The Green Bay Packers are 7-2 this season, a successful record by any account. But that doesn’t mean they can’t play better football. Week 9’s poor showing against the Los Angeles Chargers highlighted some problems the team has been experiencing this season and many of them have been going on in games they eventually won.
With seven contests left to play, the Packers must go 4-3 to all but assure themselves of a playoff spot. However, they still have several tough games remaining on the schedule including a meeting with the NFL’s only unbeaten team in San Francisco and what could be a division title showdown against the Vikings in Minnesota.
Correcting these five issues could make the crucial difference between Green Bay being contenders or pretenders by season’s end.
Here is a look at five crucial things the Packers must improve to finish the season strong and get back on track for the rest of the season:
1. Improve Their Tackling
This has been a problem for the Packers for several seasons now, but it was a big issue against San Diego and in several other games this season as well.
The Packers tackling is, to be kind, inconsistent. The defense is missing some key tackles that if made, could limit opposing offenses to short or no gain. The missed tackling sometimes results in splash plays by opponents that do real damage to the defense.
This is not a problem that is unique to the Packers. Rule changes and limited contact in practices have made tackling a problem league wide. But the Packers can still be one of the better tackling teams in the league with some effort and adjustments.
Green Bay needs to bring opposing players down when they get the chance. The result will be more obvious passing situations for opponents and a better overall defensive performance.
2. Don’t Abandon the Running Game
The Green Bay offense plays its best football when they run the ball enough to keep defenses honest. In fact, there is a direct correlation between a failure to run the ball enough and an inability to score points.
Green Bay’s two lowest scoring games this season were the season opener against Chicago when they managed only 10 points in a win, and last Sunday’s game in Los Angeles when they put up only 11 points.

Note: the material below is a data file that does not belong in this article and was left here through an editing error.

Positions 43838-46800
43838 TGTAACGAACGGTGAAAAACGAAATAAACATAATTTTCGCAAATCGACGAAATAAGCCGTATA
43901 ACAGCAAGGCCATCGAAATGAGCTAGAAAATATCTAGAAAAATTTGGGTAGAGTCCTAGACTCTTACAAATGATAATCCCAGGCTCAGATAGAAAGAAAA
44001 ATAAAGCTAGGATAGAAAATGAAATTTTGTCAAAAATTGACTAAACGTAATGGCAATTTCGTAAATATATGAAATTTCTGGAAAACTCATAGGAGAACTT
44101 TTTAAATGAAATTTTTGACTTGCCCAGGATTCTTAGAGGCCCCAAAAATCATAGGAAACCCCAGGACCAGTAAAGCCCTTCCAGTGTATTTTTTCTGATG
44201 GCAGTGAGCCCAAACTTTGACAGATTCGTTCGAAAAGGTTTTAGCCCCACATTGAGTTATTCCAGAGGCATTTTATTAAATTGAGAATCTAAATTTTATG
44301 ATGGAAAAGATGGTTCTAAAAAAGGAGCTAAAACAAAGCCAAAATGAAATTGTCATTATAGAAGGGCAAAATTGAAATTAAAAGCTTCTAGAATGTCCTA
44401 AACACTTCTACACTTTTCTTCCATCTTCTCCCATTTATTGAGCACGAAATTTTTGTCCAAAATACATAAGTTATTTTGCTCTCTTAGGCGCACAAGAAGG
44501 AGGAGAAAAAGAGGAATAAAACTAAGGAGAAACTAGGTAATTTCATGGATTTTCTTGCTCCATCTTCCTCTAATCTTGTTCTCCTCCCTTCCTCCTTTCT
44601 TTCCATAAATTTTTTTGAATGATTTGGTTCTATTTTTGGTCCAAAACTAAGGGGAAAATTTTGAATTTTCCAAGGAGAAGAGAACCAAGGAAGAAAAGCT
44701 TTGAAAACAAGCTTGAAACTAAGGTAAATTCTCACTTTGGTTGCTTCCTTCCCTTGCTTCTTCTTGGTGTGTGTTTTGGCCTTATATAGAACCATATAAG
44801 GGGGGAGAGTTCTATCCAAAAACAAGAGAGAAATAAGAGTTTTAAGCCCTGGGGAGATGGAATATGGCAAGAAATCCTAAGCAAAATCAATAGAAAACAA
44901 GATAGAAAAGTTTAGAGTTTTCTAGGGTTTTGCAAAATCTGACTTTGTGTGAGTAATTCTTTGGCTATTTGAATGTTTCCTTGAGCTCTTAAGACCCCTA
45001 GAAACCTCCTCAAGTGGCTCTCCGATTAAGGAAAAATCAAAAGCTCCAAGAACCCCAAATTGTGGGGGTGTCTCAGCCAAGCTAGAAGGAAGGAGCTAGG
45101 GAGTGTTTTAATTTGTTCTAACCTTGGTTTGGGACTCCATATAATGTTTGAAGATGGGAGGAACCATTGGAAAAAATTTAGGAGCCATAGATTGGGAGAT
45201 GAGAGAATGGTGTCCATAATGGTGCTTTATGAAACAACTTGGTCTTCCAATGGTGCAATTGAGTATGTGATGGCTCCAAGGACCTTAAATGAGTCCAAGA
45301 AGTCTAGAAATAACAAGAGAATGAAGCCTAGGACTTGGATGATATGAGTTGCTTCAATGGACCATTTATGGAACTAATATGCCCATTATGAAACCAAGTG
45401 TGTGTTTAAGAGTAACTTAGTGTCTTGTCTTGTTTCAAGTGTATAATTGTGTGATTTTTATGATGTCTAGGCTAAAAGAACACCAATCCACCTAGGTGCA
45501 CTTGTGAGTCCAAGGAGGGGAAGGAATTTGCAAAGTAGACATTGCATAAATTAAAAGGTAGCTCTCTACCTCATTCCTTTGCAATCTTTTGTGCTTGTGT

Against the Bears, Green Bay ran the ball 22 times for 47 yards and eight of those yards were gained by Aaron Rodgers. The offense struggled and managed just one touchdown and one field goal all game.
Against the Chargers, the Pack ran just 11 times for 45 yards despite the fact they only trailed 9-0 at the half and were still within two scores until the final minutes of the third quarter.
When the Packers offense is at its most effective, the rushing attack and the passing game play off each other. Defenses see different plays out of similar formations, and it creates enough momentary confusion to help the offense work.
The Packers need to continue to run the ball enough to keep defenses honest. If the running game is ineffective, then short passes to the running backs are a solid alternative that has helped the offense move the ball downfield. Either way, abandoning the running game and/or short passing game is a mistake for this offense in almost all situations.
3. Spread the Ball Around in the Passing Game
The Packers struggled in the passing game against the Chargers for several reasons, but one of them was that Aaron Rodgers looked to Davante Adams too often. In his first game back after missing the previous four with a turf toe injury, Adams was officially targeted 11 times by Rodgers. No other wide receiver had more than four targets and the other four wide receivers totaled only 10.
Yes, Rodgers was under duress for most of the game and yes, other receivers may have struggled to get open, but there are also tight ends and running backs to throw to which is what Green Bay did so well when Adams was injured and the offense was clicking on all cylinders against the Raiders and Chiefs.
Spreading the ball around requires patience and of course, time to throw, but relying too much on one receiver is a problem for the Packers. The other game when Rodgers locked on to Adams this season was the loss to the Eagles.
4. Protect Aaron Rodgers
The Packers have one of the best quarterbacks in the NFL. Even at 35, Rodgers is an elite signal caller who gives his team a chance to win almost every week.
Still, even future Hall of Famers can’t throw effectively when they’re lying on their backs. Rodgers was officially sacked three times against the Chargers, but he was under duress for most of the game. The Chiefs sacked A-Rod five times the previous week, but he had enough time to throw the football during the game to be effective.
The offensive line must play better in the remaining seven games to let Rodgers work his magic and to give Aaron Jones and Jamaal Williams room to run the football.
If they don’t, the offense will not regain its previous form and the Pack will struggle to score points.
5. Limit the Splash Plays Allowed on Defense
The Packers entered the Chargers game having allowed more long plays than any team in the NFL and Sunday’s performance in Los Angeles didn’t help. Mike Williams alone burned the Packers for 111 yards on just three catches including a 56 yarder and a 46-yard gain.
The entire point of bend-don’t-break defense is to make offenses work hard for their points hoping they’ll make a mistake, take a sack, turn the ball over or even take a penalty that will force them into obvious passing situations. That allows the pass rush to get on the quarterback and that creates turnovers, bad throws, and stops drives. Giving up chunks of yardage undermines that philosophy.
If the Pack can limit those long runs and deep passes, their defense can get back to its earlier form.
Follow Gil Martin on Twitter @GilPackers
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